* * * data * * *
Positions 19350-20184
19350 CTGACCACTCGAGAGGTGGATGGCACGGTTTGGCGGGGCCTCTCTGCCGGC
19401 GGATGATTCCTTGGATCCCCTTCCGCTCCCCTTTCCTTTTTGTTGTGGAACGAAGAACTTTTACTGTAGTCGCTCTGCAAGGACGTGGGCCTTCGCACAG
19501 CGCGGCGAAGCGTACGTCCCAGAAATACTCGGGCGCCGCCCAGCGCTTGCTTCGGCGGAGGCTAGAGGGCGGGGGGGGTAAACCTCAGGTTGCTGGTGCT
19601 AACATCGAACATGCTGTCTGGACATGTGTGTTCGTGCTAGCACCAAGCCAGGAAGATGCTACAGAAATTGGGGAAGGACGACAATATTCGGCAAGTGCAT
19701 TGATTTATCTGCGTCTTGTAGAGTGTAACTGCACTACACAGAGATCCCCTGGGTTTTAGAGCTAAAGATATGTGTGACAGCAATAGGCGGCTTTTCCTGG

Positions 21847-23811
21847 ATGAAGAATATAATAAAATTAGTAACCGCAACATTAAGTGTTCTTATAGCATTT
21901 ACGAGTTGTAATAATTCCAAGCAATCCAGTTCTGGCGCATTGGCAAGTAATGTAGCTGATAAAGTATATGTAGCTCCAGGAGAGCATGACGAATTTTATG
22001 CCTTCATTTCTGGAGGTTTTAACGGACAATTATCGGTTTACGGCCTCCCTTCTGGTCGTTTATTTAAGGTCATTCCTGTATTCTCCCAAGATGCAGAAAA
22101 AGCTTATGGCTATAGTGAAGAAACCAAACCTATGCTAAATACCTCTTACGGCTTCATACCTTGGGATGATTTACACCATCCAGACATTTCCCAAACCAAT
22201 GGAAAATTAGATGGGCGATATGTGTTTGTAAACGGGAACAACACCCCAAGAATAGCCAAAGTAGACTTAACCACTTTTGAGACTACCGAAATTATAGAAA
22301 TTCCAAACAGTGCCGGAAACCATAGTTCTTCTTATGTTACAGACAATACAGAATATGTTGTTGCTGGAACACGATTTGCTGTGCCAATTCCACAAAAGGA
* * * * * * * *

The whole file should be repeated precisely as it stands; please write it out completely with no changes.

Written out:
Positions 19350-20184
19350 CTGACCACTCGAGAGGTGGATGGCACGGTTTGGCGGGGCCTCTCTGCCGGC
19401 GGATGATTCCTTGGATCCCCTTCCGCTCCCCTTTCCTTTTTGTTGTGGAACGAAGAACTTTTACTGTAGTCGCTCTGCAAGGACGTGGGCCTTCGCACAG
19501 CGCGGCGAAGCGTACGTCCCAGAAATACTCGGGCGCCGCCCAGCGCTTGCTTCGGCGGAGGCTAGAGGGCGGGGGGGGTAAACCTCAGGTTGCTGGTGCT
19601 AACATCGAACATGCTGTCTGGACATGTGTGTTCGTGCTAGCACCAAGCCAGGAAGATGCTACAGAAATTGGGGAAGGACGACAATATTCGGCAAGTGCAT
19701 TGATTTATCTGCGTCTTGTAGAGTGTAACTGCACTACACAGAGATCCCCTGGGTTTTAGAGCTAAAGATATGTGTGACAGCAATAGGCGGCTTTTCCTGG

Positions 21847-23811
21847 ATGAAGAATATAATAAAATTAGTAACCGCAACATTAAGTGTTCTTATAGCATTT
21901 ACGAGTTGTAATAATTCCAAGCAATCCAGTTCTGGCGCATTGGCAAGTAATGTAGCTGATAAAGTATATGTAGCTCCAGGAGAGCATGACGAATTTTATG
22001 CCTTCATTTCTGGAGGTTTTAACGGACAATTATCGGTTTACGGCCTCCCTTCTGGTCGTTTATTTAAGGTCATTCCTGTATTCTCCCAAGATGCAGAAAA
22101 AGCTTATGGCTATAGTGAAGAAACCAAACCTATGCTAAATACCTCTTACGGCTTCATACCTTGGGATGATTTACACCATCCAGACATTTCCCAAACCAAT
22201 GGAAAATTAGATGGGCGATATGTGTTTGTAAACGGGAACAACACCCCAAGAATAGCCAAAGTAGACTTAACCACTTTTGAGACTACCGAAATTATAGAAA
22301 TTCCAAACAGTGCCGGAAACCATAGTTCTTCTTATGTTACAGACAATACAGAATATGTTGTTGCTGGAACACGATTTGCTGTGCCAATTCCACAAAAGGA